Saturday, February 14, 2009
At the convention mentioned below we hired a couple of singers to perform a new theme song that we will be featuring for the next couple of years. Sam Cardon (local arranger) wrote the music and lyrics for "A Season of Sunshine", and it was performed by Jenny Frogley and David Osmond. I picked up both of them at the airport and it was fun to get to know them. David Osmond had just been booted from American Idol (he said he had laryngitis). I was most anxious to visit Jenny Frogley who has been singing on Mormon productions for years and who has a really interesting quality to her voice.
They did really well and it helped make our opening night more interesting. Here's a little background on Jenny:
"She has opened for Ray Charles, filled-in for Aretha Franklin and Gladys Knight, and has recorded on more than 100 albums. She has performed at the 2002 Winter Olympic torch lighting ceremony and as a guest soloist with the Mormon Tabernacle Choir. She toured Europe with the Liverpool Philharmonic Orchestra and has performed at Radio City Music Hall. Jenny has recorded everyting from commercials for CBS, the Discovery Channel, the Sci-Fi Channel, and Disney to film soundtracks as well as classical, pop, and inspirational albums."
The indulgent backstage photo op
We had a company convention in Los Angeles recently and it's always a little interesting to return to my old stomping grounds. It was held at the Marriott Hotel just east of LAX which is in the community of Westchester, my home time. I haven't lived there for 38 years, but I know every street like the back of my hand from countless bike rides, paper routes, etc. Unlike the children of today, we rode our bikes everywhere--having your mom take you somewhere was for "little kids". Boy, have things changed! A lot of things have changed, of course, but Westchester remains a tidy community in a sprawling metropolis. As a person who loves the outdoors I love living in Utah, but I miss the beach and it seems I get cabin fever every year about this time. When visiting California I get excited twice--first, upon feeling the buzz of a big city, and second, when I see an open stretch of desert on the way out.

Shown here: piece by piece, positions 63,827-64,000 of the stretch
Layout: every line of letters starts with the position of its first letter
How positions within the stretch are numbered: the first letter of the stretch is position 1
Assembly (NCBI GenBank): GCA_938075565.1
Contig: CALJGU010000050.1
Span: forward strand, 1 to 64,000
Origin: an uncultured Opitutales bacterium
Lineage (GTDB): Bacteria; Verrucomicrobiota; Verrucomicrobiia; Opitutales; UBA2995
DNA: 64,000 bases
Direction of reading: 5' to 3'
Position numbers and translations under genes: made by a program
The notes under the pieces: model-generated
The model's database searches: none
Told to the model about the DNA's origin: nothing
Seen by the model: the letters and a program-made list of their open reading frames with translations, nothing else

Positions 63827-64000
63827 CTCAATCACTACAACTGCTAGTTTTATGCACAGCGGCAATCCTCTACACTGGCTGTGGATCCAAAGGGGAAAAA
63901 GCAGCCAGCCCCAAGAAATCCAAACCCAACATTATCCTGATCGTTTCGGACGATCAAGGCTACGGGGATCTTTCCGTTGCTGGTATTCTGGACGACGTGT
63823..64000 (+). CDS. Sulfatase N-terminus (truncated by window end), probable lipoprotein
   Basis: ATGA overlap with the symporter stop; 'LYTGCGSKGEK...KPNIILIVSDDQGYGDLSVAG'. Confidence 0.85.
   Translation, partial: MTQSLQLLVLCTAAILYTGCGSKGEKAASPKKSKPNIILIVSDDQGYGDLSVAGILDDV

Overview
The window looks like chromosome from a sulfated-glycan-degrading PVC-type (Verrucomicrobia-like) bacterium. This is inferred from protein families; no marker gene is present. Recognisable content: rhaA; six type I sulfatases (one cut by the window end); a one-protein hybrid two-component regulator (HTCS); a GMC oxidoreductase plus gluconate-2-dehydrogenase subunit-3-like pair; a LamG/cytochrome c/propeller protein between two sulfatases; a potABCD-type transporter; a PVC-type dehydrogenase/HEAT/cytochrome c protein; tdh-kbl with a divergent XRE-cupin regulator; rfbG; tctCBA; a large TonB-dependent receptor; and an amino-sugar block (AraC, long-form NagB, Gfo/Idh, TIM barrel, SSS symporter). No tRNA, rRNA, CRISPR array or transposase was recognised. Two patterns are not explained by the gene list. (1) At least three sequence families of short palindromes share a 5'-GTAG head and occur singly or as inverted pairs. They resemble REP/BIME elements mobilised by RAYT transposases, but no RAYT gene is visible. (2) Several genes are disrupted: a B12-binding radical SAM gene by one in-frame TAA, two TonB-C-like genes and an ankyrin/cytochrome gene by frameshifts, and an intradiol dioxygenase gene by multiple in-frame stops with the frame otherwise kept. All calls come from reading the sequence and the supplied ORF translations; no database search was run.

I now live in "Pond Town" (Salem) If I had had this little fishing hole nearby as a kid I would have been there every day.
Sunday, January 4, 2009
If someone offered me a week's vacation right now in one of the two spots above -- Waikiki Beach, Hawaii or beautiful Kennebec, South Dakota, I'd take South Dakota.
I'm not kidding. This is the depth of my insanity. I'd go to snow covered South Dakota in January. And why? Because South Dakota is Mecca for pheasant hunting... and I love hunting pheasants.
Kennebec is home to about 260 people... and a gazillion pheasants.
Even at the end of the 79-day hunting season it is not uncommon to step into a field and see 500 pheasants flush over the course of a minute or two. It's incredible, but not unbelievable because people take care to provide lots of cover and food, especially during the hard winters.
This is a food plot (a narrow strip of milo grain) that has been planted in a section of CRP land. The grain is left unharvested and feeds the pheasants all winter long.
Note: The CRP program encourages farmers to convert highly erodible cropland or other environmentally sensitive acreage to vegetative cover, such as tame or native grasses, wildlife plantings, trees, filter strips, or riparian buffers.